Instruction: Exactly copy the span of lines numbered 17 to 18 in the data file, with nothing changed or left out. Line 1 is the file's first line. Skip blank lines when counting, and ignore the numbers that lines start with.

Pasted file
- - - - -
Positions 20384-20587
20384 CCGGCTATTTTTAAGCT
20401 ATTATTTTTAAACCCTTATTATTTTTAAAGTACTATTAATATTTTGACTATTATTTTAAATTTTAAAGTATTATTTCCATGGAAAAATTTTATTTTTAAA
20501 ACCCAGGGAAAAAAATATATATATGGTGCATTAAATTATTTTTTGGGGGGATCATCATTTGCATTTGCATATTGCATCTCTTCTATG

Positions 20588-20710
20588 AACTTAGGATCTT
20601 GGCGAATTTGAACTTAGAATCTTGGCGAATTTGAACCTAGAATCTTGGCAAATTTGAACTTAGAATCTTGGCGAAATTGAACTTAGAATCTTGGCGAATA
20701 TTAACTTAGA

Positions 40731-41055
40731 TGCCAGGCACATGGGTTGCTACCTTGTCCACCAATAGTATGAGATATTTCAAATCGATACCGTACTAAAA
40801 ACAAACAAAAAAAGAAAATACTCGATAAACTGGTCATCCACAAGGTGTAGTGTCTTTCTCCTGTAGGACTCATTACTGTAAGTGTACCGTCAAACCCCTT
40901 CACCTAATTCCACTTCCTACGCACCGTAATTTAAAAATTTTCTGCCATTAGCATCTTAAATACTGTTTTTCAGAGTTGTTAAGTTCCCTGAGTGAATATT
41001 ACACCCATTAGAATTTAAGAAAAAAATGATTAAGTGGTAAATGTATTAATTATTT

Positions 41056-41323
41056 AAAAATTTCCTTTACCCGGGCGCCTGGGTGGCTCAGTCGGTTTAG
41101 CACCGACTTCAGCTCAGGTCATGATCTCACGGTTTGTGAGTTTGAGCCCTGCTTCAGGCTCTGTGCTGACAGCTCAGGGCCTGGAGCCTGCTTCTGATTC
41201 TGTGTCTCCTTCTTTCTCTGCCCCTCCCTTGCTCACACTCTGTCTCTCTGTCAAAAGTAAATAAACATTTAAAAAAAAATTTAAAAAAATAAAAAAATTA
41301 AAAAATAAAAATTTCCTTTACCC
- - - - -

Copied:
41201 TGTGTCTCCTTCTTTCTCTGCCCCTCCCTTGCTCACACTCTGTCTCTCTGTCAAAAGTAAATAAACATTTAAAAAAAAATTTAAAAAAATAAAAAAATTA
41301 AAAAATAAAAATTTCCTTTACCC